Senate President reflects on his year leading the student body


At my first meeting as President of Student Senate, half of the attendees showed up to the wrong location and my usage of Parliamentary Procedure can best be described as “fumbling.”

Not the best way to start my year as President, much less my first year on Student Senate.

Yet despite the early mistakes and stumbles, I believe that my perspective as a Senate “outsider” greatly aided what we were able to accomplish this year. I think that I was able to see more of what Senate could do than just what it had done in the past.

It is a vision that this year’s Senate has worked toward diligently and with much success.

I am extremely fortunate to have worked alongside fellow seniors Dan Hartman, Caleb Muller and Vincent Hendershot on our executive board and had the support and guidance of Dr. Robert Pastoor and Dr. Tomeka Robinson. Additionally, our 16 senators and Parliamentarian were excellent in their contributions of time, talent and thought to Senate this year.

The executive board prepared a “state of the campus” report last spring that sought to address a myriad of campus issues, including low morale and school spirit, weak communication between students and administrators, and various other on-campus problems. President Joe Bruno applauded this document as a first step toward achieving the change we desired in our year in office.

I attacked the school spirit issue at Matriculation with a speech that had all of Ban Johnson on its feet chanting “We Are! MC!” I suppose that it had some impact, because the next day someone had chalked “We Are MC” on the Christy Mall and even on the side of some campus buildings.

Furthermore, I took up the role of the Pioneer, a mascot that I created with the help of Renee Bell in the costume department, and that appeared at several campus events. Dan Hartman spoke at the dedication of Harrison Hall and I gave a student welcome at Dr. Bruno’s inauguration during Homecoming.

Tackling student-administration communication issues took a little creative thinking on my part, but has yielded a sustainable, improving answer. Instead of allowing students to wait until the once-a-semester Student Speak Out to bring up their problems, we operated monthly Senate Outreach tables where students could come to us with their concerns. We then took their issues to the appropriate administrators and then gave the feedback to students.

We also engaged in focus groups that sought solutions deemed necessary by the Student Satisfaction Inventory survey, spoke up in Trustee and campus committee meetings, and produced a semester report detailing our actions and accomplishments. Administrators and faculty have appreciated these communication pursuits and been very receptive to anything we have brought to them.

Some of our miscellaneous other on-campus achievements include securing a safer walking surface for the DBRC-McCoy bridge, recognition of faculty and staff every month, the selection of the new Provost, surveying the need for the yearbook, and co-sponsoring the Doo Dah Day concert with CUB in April.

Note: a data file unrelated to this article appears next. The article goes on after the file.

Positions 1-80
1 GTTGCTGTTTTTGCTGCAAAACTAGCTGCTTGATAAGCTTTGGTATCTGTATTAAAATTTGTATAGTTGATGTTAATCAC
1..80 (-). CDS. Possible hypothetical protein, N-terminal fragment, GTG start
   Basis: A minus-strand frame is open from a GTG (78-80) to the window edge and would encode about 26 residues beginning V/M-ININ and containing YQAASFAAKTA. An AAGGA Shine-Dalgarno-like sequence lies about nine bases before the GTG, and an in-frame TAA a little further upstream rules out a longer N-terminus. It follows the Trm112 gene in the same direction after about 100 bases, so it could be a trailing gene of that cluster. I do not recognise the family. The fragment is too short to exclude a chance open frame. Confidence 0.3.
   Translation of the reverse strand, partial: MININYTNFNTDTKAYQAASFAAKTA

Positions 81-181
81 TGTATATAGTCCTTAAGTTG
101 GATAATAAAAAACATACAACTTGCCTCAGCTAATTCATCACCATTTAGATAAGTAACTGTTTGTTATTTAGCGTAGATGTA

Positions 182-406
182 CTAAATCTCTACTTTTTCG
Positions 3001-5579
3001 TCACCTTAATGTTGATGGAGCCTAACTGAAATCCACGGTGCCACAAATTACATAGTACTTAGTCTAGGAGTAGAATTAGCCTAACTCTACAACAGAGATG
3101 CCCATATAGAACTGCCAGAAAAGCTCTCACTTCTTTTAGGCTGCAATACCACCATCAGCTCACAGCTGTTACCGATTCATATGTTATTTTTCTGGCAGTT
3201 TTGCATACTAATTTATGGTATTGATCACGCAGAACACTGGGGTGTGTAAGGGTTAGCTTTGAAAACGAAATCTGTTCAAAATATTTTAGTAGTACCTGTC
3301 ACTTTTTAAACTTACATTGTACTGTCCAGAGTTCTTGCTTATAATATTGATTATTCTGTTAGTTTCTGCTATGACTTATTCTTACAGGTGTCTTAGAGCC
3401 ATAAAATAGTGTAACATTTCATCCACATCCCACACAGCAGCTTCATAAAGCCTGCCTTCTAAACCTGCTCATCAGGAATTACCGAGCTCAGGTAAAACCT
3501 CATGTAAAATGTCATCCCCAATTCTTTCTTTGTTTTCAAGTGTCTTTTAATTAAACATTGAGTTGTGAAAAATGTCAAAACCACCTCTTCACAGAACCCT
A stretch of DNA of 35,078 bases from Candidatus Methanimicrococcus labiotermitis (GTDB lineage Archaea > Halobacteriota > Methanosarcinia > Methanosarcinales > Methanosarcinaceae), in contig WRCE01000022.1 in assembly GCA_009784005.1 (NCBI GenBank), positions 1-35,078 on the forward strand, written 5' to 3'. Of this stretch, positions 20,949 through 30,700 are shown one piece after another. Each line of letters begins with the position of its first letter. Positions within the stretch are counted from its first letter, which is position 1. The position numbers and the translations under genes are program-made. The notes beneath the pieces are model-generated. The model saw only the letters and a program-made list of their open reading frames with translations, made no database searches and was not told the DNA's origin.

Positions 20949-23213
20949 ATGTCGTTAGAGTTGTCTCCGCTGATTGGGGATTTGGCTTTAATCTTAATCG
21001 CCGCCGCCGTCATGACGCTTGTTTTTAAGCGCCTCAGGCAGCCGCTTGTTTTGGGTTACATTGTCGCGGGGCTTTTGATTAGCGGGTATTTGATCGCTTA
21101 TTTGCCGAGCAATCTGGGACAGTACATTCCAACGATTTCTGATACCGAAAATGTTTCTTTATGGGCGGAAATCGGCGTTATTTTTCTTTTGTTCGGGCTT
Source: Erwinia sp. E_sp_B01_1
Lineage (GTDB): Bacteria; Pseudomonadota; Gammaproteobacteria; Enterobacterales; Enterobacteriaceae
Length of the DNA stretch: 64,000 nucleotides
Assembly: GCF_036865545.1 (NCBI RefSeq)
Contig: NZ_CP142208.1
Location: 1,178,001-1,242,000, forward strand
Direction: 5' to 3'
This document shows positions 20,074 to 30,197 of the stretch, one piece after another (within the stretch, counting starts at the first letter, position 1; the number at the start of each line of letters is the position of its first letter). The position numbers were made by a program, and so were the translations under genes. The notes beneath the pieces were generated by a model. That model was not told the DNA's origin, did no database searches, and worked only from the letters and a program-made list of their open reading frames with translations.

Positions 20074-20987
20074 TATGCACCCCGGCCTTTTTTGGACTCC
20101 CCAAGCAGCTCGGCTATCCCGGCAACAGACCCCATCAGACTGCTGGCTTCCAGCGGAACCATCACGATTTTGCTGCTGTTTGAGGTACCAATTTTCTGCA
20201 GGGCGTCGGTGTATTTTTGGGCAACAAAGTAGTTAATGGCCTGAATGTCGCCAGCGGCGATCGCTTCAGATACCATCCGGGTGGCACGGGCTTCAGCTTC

Senate also sponsored a number of events in order to have more of an active presence on campus. Aside from the concert, we sponsored the annual Welcome Back Cookout, a 9/11 flag lowering ceremony, a Veteran’s Day wreath-laying and the MC Rocks the Vote campaign.

Behind the scenes, we spent some serious time improving our own internal operations.

Last summer when I was approached about distributing Senate funds to campus organizations, I realized that Student Senate did not set its own budget. For this fall, procedures are in place for next year’s Senate to make that happen.

Elections have greatly changed over the years, particularly in how voting occurs and campaigning takes place. This year’s Senate has established robust campaigning regulations as well as elections procedures that clean up a number of gray areas. Perhaps most notably, we elevated the Parliamentarian position to the Executive Board, so that this person can manage elections beginning this fall.

Additionally, our Constitution and Bylaws were both out of date and disorganized. As we prepare to hand off the reigns to the next Senate, we are happy that they will have cleaner, clearer procedures and standards to follow. 

Lastly, this year’s executive board is preparing thorough documents and materials that we believe will improve our transitions and hopefully allow the next executive board members to settle in to their roles knowledgeably.

As I write this, I am preparing for the election of my successor and face this transition with a great deal of satisfaction and anticipation. This year has provided me with arguably the most engaging leadership opportunity I have ever had and allowed us to create change at all levels of campus life.

Despite having to learn the ropes along the way, I believe that this year’s Senate will be remembered for its outreach, optimism and operation. It took the commitment of the 22 other members to put together what I believe is a successful year for this important organization.

When I pass off the gavel, it will be knowing that next year’s President will be in a good position to take over, and with eagerness to see his or her success.

I will transition with the next President having learned about the value of an active, optimistic and committed team. I will carry the lessons I have learned about leadership throughout all of my future pursuits. I will graduate in May with the firm belief that the 2012-13 Student Senate has left Marietta College in a better place.

In the end, this is all I could have ever asked for.